Learn how to set up effective split-tests in our blog post “Be Better than the Benchmark”
Day of Week
According to our 2016 retail email benchmark whitepaper, Saturday and Sunday have the lowest email volume, with 12% and 13% of total weekly volume being sent on those days, respectively.
Retail email volume has traditionally been lower on weekends for two reasons. First, in the past, the eCommerce and store channels were separate and email was used solely to drive online sales. These online shoppers were typically on their computers Monday through Friday while at work so emails were sent during those hours. And secondly, marketers sent the messages while they, too, were at work instead of on the weekend when they were at home.
This just isn’t the case anymore. Shoppers are always connected through their phones and tablets and it has been proven that emails contribute greatly to in-store sales. And with the ability to schedule a strategic series of messages, emails can be set in advance and deployed at the right time.
You should definitely try sending email on Saturday and Sunday, as the conversion rates stay about the same and there are fewer emails to compete with in the inbox:
We worked with many of our retailing clients to figure out the optimal day to send simply by split-testing messages on different days. In this example, we tested Saturday versus Sunday with the winner determined by the conversion rate. Sunday’s conversion rate was 10% higher than Saturday’s but it’s important to note that Sunday’s message also had a 27% higher ROI.
If you are currently only sending one or two emails per week, we’d recommend identifying the four days of the week that have the highest performance rates and sending those days. No time to add more messages to your workload? Try augmenting your deployment schedule with a Recurring Automated Campaign. Learn more here
Time of Day
Just as important as what day to send is what time of day to send...especially if you’re already sending four or more days of the week. Optimizing messages to be delivered at the right time of the day will greatly increase sales and revenue.
We have performed many time of day tests with our clients in order to determine if their messages perform better in the morning or afternoon. And what we found may surprise you. Different types of messages work better at different times, stressing the fact that it is so important to test all of your messages.
In this example, the winner was determined by the amount of revenue per email and the message sent at 10:00 am brought in more than twice as much revenue as the one sent at 4:00 pm. However, the 4:00 pm message had an open rate that was 3.5% higher than the morning message and a 4.4% higher read rate than the earlier message, showing that the audience was more engaged in the afternoon.
Personalized Recommendations Based on Browse and Purchase Behavior
If you are still hand curating product recommendations or recommending the same products to every shopper – such as top sellers or new markdowns – you will see a big increase in sales and revenue by personalizing those product recommendations based on each shopper’s online behavior and past purchase history.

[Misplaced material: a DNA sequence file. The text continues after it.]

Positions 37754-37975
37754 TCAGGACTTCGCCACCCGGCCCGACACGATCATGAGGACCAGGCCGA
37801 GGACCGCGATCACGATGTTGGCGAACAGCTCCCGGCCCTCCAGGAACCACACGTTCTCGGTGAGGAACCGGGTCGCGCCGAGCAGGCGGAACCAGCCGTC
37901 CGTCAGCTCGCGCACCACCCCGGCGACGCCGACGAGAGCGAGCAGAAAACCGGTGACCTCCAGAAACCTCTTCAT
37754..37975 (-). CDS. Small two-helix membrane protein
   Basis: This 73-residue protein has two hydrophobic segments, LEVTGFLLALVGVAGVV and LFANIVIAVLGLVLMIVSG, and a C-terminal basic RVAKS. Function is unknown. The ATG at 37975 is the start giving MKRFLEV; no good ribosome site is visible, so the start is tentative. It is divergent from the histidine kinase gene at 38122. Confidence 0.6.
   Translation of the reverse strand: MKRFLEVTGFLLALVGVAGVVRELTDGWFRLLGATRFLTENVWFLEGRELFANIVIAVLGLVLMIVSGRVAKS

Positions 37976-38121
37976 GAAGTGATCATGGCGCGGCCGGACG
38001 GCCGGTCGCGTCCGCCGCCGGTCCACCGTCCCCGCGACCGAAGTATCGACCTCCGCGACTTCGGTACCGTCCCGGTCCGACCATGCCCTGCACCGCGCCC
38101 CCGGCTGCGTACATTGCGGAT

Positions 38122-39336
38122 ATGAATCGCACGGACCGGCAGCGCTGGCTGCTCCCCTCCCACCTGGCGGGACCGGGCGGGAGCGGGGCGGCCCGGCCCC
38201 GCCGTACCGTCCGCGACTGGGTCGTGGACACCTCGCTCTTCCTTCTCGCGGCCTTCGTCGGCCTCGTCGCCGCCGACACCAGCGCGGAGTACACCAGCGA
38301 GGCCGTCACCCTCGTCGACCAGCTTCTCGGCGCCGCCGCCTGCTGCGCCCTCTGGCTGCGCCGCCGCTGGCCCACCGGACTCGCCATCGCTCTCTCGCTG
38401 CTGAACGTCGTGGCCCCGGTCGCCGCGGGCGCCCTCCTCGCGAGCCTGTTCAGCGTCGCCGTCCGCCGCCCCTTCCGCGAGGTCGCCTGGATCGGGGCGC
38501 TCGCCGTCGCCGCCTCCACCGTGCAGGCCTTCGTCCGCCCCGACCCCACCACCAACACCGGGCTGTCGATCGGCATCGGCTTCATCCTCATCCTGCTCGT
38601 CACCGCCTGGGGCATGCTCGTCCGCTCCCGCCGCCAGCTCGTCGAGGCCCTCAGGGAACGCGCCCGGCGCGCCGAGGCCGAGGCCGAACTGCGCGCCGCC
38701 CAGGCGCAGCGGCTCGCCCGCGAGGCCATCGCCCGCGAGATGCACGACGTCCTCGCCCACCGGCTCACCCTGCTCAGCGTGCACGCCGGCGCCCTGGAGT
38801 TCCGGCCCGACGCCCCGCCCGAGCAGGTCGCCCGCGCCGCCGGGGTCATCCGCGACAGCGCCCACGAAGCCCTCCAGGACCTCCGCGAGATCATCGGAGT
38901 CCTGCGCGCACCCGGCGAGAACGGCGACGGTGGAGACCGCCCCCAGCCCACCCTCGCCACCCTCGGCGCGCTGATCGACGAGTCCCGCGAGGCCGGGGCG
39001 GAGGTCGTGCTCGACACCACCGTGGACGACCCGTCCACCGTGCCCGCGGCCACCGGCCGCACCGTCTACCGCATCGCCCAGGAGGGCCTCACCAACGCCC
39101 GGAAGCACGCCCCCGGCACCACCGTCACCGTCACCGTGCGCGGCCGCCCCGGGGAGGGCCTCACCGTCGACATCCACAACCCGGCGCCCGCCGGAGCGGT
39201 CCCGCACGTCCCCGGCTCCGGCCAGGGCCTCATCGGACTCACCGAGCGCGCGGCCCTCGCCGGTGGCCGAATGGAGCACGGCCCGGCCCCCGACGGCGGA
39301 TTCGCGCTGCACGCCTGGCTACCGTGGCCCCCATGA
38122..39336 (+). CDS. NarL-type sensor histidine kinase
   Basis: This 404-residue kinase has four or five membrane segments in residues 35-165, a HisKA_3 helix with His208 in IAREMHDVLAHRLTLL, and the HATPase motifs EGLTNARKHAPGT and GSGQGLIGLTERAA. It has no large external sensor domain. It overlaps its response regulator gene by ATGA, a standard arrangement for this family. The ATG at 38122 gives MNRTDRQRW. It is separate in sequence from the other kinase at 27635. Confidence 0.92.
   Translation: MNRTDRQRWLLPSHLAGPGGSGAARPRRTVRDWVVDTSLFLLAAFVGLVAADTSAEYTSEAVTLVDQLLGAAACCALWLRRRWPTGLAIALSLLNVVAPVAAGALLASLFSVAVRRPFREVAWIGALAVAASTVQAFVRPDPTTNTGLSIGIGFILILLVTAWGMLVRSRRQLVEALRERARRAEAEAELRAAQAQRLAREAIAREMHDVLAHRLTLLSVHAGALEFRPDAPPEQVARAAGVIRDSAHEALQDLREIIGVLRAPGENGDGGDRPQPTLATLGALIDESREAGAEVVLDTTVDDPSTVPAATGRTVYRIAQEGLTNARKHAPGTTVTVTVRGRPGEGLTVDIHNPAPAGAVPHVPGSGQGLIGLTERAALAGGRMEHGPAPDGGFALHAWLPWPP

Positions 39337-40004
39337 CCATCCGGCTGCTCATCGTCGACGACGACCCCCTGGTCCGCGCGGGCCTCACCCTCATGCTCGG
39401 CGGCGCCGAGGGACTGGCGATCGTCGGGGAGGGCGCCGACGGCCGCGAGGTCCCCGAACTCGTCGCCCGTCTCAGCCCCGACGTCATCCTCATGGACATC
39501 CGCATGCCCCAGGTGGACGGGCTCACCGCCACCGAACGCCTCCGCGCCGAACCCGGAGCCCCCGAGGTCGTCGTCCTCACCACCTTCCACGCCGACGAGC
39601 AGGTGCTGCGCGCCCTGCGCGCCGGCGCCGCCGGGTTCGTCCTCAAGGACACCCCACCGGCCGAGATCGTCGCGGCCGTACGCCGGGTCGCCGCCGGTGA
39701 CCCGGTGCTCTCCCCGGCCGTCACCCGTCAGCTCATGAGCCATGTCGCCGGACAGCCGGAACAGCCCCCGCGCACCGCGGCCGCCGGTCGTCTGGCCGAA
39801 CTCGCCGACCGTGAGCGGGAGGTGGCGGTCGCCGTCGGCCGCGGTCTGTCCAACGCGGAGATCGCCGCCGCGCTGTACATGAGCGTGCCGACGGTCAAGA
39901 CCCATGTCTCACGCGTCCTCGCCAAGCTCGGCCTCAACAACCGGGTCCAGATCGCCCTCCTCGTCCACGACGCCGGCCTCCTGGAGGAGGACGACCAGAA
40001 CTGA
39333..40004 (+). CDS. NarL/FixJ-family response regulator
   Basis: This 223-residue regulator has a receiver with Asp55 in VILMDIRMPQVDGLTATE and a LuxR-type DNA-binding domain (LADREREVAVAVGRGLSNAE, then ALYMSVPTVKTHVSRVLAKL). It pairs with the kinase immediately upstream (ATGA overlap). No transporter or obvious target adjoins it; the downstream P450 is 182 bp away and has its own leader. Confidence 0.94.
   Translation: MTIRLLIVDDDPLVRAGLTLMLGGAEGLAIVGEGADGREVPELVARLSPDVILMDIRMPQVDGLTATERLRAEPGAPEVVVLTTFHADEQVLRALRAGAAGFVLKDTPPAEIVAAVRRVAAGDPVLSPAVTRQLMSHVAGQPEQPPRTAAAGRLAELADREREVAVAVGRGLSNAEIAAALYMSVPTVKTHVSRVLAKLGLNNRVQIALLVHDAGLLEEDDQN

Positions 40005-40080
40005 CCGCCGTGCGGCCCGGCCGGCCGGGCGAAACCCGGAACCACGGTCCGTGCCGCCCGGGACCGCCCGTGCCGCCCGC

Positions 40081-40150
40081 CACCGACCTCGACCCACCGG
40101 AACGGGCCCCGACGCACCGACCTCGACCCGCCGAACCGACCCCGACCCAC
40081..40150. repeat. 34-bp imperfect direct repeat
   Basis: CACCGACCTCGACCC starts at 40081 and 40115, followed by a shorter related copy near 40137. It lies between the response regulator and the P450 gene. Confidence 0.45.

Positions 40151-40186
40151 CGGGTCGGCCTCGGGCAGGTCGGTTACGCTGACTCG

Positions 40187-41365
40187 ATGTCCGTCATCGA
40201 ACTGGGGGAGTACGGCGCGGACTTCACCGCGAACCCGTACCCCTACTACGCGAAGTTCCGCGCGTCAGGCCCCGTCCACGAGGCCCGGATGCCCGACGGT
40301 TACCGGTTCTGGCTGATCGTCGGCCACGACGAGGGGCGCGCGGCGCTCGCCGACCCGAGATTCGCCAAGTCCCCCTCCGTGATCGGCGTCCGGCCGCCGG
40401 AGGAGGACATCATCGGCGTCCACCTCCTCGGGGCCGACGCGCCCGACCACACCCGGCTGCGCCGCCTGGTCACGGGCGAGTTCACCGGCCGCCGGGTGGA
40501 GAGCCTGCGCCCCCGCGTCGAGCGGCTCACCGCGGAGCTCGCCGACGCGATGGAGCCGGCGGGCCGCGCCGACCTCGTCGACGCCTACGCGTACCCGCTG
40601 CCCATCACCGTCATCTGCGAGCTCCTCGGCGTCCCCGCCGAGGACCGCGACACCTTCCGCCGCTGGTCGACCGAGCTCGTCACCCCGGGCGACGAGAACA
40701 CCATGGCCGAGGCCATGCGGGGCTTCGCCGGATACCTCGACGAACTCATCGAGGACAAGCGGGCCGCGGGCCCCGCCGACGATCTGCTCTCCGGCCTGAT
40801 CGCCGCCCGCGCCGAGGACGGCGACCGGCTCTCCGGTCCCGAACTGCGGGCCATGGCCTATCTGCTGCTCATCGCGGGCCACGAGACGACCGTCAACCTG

Personalized product recommendations have been proven to increase conversion rates more than 20% - proving that the shoppers are seeing merchandise they are interested in greatly increases revenue. In this example, personalized recommendations brought in twice as much revenue per email as the email that promoted static top selling merchandise.
Everyone loves to find a great deal, but you could be giving away too much – or not enough – of a good thing. Split-testing offers will absolutely have a positive impact on your bottom line as you will determine exactly how much of a discount you need to give in order to get customers to buy and you’ll stop giving away 20% off when 5% will do.
Split tests to try: a dollar amount off versus a percentage, a free shipping threshold, a free gift versus a dollar amount off if a maximum amount is spent – get creative! The more you test, especially before the holidays, the better your margins will be.
In the example below, a client tested offering free shipping at $50 or $125. As you can see, the $50 free shipping threshold had a conversion rate nearly two times higher than the $125 threshold. But other metrics, such as click rates, were much closer. This proves that shoppers were interested in the products but the higher threshold to receive free shipping could have gone into their decisions not to purchase.
We get a lot of questions about whether or not prices should be included in emails – especially for product recommendations. The answer: it depends. The goal of the email should be to entice shoppers to go to the site – you don’t want customers making purchasing decisions in the inbox.
Split-testing prices in emails is definitely a test worth running as it will help you make better business decisions that lead directly to more conversions and higher revenue.
In the example, you can see that adding the price in the email doubled the conversion rate. But you can see that the email without the prices had approximately 40% more clicks, proving that shoppers were interested in the products being promoted.